For Ben Samuels, making movies has always been about telling authentic stories. With his latest production, the former Doylestown man may have created his most penetrating film yet.
Described as an “ultrareal psychological thriller,” HIDE captures a disturbing journey through a marriage, as it disintegrates into one of abuse and gaslighting, explained Samuels.
“I don’t think this story, with its insight into the nuances of gaslighting and its portrayal of an abusive marriage in a very real way, has been done before,” Samuels said. “It has the pace and pathos of a psychological thriller.”
The film was primarily shot in one home in Doylestown Township during the height of the COVID-19 pandemic. Now living in Brooklyn, Samuels wrote, directed and co-stars in the film with his partner, Nadine Malouf. The 89-minute movie also features Daniella De Jesus, Justin Cunningham and Molly Griggs. The executive producer is Mara Burros Sandler, who Samuels called “an incredible philanthropist.”
“This is such an intimate story,” said Samuels. Filming it during the pandemic lockdown, he said, “intensified the tension and the conflict” that courses through the film. “We were as trapped as the characters in their relationship.”
Samuels, 36, grew up in Doylestown and graduated from Central Bucks West High School in 2005. With a nod to Megan McPhillips, who taught a multimedia class there, Samuels said, “she was always great to the misfit film kids.” The filmmaker went on to graduate from Tufts University with a degree in psychology and drama.
He made his first movie, “Double 0 Heaven” as a fifth grader at Kutz Elementary School. “It was a parody on 007,” he said with a laugh. “I always loved running around with a camera.”
And, he always loved the County Theater. “That’s where I fell in love with cinema, said Samuels. “I’ve always believed film is our universal language.”
The Oct. 1 screening at Doylestown’s iconic nonprofit theater will launch the film’s three-week cross-country tour supporting Domestic Violence Awareness Month. Independent movie houses, nonprofits and shelter programs will be hosting the showings.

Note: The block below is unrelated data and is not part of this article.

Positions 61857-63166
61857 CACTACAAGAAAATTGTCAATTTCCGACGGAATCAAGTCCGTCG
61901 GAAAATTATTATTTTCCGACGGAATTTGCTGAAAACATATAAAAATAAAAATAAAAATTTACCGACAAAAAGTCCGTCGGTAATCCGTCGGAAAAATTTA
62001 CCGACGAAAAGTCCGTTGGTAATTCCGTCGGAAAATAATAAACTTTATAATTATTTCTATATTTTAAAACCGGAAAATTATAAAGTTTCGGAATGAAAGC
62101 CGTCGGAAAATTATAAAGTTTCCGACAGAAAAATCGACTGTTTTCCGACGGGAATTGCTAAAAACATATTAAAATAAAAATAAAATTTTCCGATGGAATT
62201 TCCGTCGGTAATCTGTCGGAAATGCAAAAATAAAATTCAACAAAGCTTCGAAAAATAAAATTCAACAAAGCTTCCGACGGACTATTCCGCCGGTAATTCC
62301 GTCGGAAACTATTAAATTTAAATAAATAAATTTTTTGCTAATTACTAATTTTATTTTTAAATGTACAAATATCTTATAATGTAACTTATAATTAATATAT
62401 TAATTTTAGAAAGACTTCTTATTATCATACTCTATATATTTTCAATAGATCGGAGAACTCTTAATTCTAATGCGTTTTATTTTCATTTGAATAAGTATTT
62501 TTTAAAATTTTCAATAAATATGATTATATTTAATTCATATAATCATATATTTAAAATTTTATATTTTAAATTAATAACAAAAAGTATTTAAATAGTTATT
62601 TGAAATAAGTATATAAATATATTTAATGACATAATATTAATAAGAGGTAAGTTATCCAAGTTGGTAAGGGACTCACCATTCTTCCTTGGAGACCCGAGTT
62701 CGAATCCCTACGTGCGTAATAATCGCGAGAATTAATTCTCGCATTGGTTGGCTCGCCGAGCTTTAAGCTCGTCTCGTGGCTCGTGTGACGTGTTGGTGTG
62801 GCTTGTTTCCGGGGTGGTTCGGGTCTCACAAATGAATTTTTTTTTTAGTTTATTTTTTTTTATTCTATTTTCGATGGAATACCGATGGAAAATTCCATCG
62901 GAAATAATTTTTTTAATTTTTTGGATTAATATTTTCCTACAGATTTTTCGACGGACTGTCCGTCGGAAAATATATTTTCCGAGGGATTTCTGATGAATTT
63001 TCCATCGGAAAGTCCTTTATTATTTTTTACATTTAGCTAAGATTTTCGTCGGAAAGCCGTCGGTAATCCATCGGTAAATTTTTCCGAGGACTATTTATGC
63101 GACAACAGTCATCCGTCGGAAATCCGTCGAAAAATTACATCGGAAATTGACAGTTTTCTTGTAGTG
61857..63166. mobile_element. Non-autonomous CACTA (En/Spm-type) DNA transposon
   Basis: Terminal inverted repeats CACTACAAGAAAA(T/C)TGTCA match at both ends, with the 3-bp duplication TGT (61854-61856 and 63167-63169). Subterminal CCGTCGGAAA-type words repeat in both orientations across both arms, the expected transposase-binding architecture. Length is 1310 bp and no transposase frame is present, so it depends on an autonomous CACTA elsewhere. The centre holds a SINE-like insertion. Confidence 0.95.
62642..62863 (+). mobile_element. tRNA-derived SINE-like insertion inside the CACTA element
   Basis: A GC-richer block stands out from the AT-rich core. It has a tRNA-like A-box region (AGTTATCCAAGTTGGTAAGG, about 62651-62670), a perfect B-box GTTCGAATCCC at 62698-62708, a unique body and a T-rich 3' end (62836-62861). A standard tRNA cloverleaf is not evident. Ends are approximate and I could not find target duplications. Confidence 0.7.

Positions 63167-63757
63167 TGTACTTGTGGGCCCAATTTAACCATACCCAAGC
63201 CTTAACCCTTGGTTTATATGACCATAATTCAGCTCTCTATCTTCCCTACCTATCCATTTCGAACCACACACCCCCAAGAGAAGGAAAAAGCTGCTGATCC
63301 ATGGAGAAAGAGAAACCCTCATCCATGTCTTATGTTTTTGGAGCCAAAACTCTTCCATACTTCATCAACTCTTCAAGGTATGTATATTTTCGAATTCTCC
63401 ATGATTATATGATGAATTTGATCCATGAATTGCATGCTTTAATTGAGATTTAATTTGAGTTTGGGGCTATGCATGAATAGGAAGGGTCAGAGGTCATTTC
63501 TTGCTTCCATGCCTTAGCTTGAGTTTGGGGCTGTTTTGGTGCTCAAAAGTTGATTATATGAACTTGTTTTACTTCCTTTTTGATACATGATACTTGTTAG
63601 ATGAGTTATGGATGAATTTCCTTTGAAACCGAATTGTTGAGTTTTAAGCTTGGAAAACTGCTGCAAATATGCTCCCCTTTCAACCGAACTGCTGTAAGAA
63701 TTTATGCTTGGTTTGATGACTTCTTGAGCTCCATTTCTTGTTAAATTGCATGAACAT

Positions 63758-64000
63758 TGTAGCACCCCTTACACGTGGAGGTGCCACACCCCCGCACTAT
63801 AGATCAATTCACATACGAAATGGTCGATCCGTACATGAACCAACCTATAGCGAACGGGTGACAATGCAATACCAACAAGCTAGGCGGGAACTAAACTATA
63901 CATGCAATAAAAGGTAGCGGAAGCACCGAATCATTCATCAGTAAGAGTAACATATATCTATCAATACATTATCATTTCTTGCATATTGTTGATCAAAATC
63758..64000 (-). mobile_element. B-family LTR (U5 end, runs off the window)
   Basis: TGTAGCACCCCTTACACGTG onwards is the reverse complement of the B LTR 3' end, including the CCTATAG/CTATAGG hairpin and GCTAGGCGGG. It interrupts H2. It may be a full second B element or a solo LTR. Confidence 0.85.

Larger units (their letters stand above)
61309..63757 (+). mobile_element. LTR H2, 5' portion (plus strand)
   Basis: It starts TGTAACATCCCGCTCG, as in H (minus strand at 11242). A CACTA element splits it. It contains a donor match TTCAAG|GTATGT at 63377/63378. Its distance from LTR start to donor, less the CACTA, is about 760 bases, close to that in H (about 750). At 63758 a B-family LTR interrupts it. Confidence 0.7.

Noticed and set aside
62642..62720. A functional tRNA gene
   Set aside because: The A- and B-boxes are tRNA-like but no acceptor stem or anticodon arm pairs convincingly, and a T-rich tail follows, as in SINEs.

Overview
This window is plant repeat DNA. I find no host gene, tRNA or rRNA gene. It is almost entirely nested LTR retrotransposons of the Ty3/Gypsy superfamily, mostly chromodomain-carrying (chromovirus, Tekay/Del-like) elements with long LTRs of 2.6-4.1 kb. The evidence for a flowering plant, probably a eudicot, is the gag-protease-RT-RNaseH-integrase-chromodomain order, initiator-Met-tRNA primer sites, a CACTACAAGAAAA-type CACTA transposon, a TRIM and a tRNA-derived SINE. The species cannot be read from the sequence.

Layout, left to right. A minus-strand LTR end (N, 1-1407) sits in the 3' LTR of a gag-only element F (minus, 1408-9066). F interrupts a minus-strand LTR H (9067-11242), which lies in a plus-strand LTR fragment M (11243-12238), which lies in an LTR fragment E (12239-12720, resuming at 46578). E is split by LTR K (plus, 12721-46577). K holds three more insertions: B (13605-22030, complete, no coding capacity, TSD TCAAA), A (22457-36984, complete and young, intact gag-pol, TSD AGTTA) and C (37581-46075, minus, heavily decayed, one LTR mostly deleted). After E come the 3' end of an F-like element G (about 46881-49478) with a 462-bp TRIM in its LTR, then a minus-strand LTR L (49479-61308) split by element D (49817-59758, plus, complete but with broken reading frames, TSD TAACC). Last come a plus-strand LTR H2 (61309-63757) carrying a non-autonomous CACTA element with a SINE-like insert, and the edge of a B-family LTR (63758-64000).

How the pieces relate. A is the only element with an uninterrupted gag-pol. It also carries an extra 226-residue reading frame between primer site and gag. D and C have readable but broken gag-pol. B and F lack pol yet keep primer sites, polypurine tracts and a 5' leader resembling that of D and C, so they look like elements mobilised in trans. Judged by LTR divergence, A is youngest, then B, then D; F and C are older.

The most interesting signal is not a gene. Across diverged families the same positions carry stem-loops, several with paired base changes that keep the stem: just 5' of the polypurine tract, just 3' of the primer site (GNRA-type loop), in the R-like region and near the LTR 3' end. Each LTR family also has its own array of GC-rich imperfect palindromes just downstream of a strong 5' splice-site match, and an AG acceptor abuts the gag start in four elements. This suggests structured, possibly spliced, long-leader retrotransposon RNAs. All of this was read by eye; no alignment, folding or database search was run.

“I’ve never had a film build community like this one,” said Samuels, who expressed gratitude to all those who shared their stories and contributed in countless ways, from providing meals and costumes to financial support.
For millennials and older adults, Samuels said, he hopes HIDE “fills in some blanks” and helps viewers form a deeper understanding of abuse. “Many of us didn’t have the vocabulary; we had a simplistic view of what abuse was.”
While the film may make the audience uncomfortable, Samuels said, “I want people to lean in. It’s intended to inspire survivors to seek support services and empower their escape.”
Marianne Lynch, executive director of A Woman’s Place, said Samuels contacted her during the pandemic with his idea for the film. “He wanted to better understand domestic violence. That was so impressive to me,” said Lynch.
As Bucks County’s only domestic violence benefit organization, AWP, offered its experts to Samuels, as he researched the topic, as well as costumes from its thrift store. “He’s a very authentic creator,” noted Lynch.
“Many people say ‘why doesn’t she just leave’,” she said. HIDE, “may help people see the many barriers that prevent that.”
A portion of the film’s proceeds will benefit A Woman’s Place and a staff member will join Samuels and Maulof during a Q&A following the movie.
Samuels is no stranger to the Central Bucks Chamber of Commerce’s Bucks Fever FilmFest, where he’s submitted many of his movies over the years. Now partnering with the program to present HIDE, the chamber’s director of marketing and special programs, Brad Sanders, said he’s pleased to be a part of Samuels’ growing success.
“It is wonderful seeing filmmakers that begin submitting in high school, then in college and then break into the industry by distributing a feature film,” said Sanders. Samuels, he said, “has helped other young filmmakers and writers learn how to navigate the industry. Seeing our Bucks Fever FilmFest alumni succeed helps encourage up and coming filmmakers and writers.”
Samuel’s film ATTILA, a short he co-directed with his brother Oliver Samuels, won the “Chambers Choice Award” at the Bucks FilmFest in 2018. Neil Samuels, the brothers’ father, won Best Actor, for his portrayal of Gen. William Sherman and the movie was awarded “Best Original Score.”
The Samuel brothers and Ryan Haagen were Bucksfilm Fest “College Narrative Winners” for Tail Light in 2018. Also that year, Ben Samuels was a panelist on the film festival’s collaboration with the Bucks County BookFest’s discussion titled “A Conversation in Literature and Film.”
AWP’s Domestic Violence Awareness Month/programs can be found at: https://awomansplace.org/welcome.html/calendar/36363568/2023/10.
A Woman’s Place (AWP) hotline, 1-800-220-8116, is available to anyone 24-hours a day. The hotline is free, private, and confidential.